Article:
Monday, September 28, 2009

Number 601

"Outside the forbidden pages of deSade..."

Seduction of the Innocent by Fredric Wertham, M.D., is often mentioned in comic book circles but how many have actually read it? I read it a couple of times over 40 years ago and a lot of it is still vivid to me, especially in the illustration section with the out-of-context panels and covers. They were taken as examples from the worst comics Wertham could find.

"Veiled Avenger" is from St. John's Authentic Police Cases #2, and is a reprint from Red Band Comics #16. Both of the appearances were in the 1940s, and long off sale by the time Wertham used them in his infamous 1954 book.

The whole silly story is best known for the first panel, page two (also the panel on top of this page). Dr. Wertham said this in a caption, "Outside the forbidden pages of deSade, you find draining a girl's blood only in children's comics." Like his other choices, he never gave any context to the panels, just used them for their shock value.

Wertham was not the only anti-comics crusader. There had been organized efforts against comic books practically since their inception. By the time Seduction was published the public clamor had reached a peak, and had even provoked senate hearings. The Comics Code was an industry attempt to keep comic books on the stands, because there were boycotts going on. The illustrations in Seduction, including this crazy "deSade panel," had a lot to do with bringing major changes to an industry.


Chuck Wells said...

I love the artwork on this feature. Despite Wertham, the Veiled Lady is a keeper.

Pappy said...

I like the two Beagle Boys, too.

bzak said...


First a nit pik, "Authentic Police Cases #3".
Love the underground style lettering and balloons. Looking over the first few issues, the level of violence really picked up with this one.
For anyone interested, #16 has some cool art by Gene Colan. Matt Baker and Jack Cole are also featured in other issues.

Brian James Riedel

Charles said...

I am surprised that Wertham didn't use the panel that had the Veiled Avenger making someone shoot himself in the MOUTH! I mean, jeez, that's pretty harsh.

asotir said...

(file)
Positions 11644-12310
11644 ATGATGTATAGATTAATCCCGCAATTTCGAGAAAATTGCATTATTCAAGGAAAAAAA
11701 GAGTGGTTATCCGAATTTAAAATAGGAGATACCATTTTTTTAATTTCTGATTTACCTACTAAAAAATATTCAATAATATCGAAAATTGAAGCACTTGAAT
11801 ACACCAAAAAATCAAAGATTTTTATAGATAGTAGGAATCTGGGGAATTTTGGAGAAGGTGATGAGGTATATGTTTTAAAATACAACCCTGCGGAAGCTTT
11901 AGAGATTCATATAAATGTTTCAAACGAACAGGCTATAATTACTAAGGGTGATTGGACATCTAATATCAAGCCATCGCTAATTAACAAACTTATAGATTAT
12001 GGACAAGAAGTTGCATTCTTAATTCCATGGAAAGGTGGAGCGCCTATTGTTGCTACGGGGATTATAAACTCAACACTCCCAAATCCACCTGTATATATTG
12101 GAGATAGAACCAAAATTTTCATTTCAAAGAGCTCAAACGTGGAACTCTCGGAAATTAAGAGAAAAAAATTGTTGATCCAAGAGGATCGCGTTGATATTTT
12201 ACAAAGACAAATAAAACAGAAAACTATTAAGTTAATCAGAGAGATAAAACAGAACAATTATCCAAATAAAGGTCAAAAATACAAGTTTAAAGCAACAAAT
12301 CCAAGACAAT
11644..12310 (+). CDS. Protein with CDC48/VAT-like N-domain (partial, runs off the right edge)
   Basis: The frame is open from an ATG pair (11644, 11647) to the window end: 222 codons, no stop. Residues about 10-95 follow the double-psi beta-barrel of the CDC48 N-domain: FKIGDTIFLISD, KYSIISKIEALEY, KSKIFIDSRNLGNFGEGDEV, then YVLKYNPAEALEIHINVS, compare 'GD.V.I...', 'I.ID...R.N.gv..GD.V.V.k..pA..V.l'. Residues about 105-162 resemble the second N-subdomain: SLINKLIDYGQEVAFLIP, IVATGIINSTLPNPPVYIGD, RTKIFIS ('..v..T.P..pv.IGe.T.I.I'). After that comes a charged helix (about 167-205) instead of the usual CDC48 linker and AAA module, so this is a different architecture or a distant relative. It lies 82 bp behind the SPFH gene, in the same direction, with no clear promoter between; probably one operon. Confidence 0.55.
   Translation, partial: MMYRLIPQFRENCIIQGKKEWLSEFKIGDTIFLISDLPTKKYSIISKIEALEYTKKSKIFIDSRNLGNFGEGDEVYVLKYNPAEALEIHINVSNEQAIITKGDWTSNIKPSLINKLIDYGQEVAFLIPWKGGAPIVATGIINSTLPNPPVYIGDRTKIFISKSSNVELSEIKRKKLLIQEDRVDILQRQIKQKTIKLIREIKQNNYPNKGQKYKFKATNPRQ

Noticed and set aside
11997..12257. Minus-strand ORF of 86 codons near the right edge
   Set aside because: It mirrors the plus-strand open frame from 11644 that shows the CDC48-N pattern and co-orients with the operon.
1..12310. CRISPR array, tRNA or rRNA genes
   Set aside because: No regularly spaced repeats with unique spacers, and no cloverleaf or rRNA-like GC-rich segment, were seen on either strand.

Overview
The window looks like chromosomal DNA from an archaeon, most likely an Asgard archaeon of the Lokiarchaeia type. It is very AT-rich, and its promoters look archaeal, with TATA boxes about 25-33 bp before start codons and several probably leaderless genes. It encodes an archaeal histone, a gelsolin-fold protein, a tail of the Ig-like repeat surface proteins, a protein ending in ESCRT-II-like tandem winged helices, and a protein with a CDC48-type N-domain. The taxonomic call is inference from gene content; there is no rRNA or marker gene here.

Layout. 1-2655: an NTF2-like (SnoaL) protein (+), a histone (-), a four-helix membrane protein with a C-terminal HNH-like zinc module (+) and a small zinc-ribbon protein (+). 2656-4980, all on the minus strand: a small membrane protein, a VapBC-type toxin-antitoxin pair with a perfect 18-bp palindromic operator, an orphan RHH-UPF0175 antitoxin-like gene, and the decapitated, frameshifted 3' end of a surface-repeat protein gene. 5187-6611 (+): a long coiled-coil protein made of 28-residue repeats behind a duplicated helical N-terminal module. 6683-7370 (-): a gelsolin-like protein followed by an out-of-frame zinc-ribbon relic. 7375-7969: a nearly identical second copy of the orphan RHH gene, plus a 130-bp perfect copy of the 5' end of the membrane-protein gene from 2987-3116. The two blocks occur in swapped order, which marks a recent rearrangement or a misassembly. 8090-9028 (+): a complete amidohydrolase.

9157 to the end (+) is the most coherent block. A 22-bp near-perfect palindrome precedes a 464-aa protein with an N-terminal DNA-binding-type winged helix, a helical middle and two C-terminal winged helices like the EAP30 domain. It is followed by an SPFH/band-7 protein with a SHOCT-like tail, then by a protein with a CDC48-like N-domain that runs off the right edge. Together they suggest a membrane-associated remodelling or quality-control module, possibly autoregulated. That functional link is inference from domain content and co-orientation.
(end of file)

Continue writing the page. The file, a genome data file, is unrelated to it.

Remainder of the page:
'Outside de Sade...' and maybe some popular, censor-approved movies: In the 1943 Sherlock Holmes and the Secret Weapon, Moriarty (Lionel Atwill) captures Holmes (Basil Rathbone) and Holmes himself (!) suggests that shooting is an unimaginative way to kill him, Moriarty should instead drain Holmes' blood until he is dead! Moriarty, delighted at the suggestion, proceeds to act upon it.

In suggesting this way for the Dr to kill him, Holmes dwells for several lines on the exquisite agony and pain of feeling his life drain away, drop by drop. You can imagine the effect on little kids of such lines delivered with all the authority of Rathbone's Holmes!

I guess Wertheim never went to the movies, which were of course rife with whippings, torture, and sadism in the noir postwar period.

Mark said...

The text that goes with the illustration is on page 181.

"Another morbid fantasy is the idea of drawing blood from a girl's veins in order to overpower her completely. Outside of the forbidden pages of Sade himself, you find this fully described and depicted only in children's comic books."

Pappy said...

This posting got some folks motivated to make comments. I'm always happy about that.

Wertham was disingenuous with his remarks about sadism. Sadism has always been a big part of literature. I think he was more concerned about it being shown in comics which were, to a lot of people, kid lit. That left out the servicemen and other adults who read comics, who could also be reading Mickey Spillane and getting a real dose of sadism. I think waterboarding would have been sissy stuff to Mike Hammer.

The blood draining by two thugs in cartoon burglar masks is so outrageous that no one could take it serious, any more than they could take vampire stories with more than an extra-large grain of salt.

BEMaven said...

"That's the last bullet you'll ever swallow"---????

This story needed an editor more than a censor.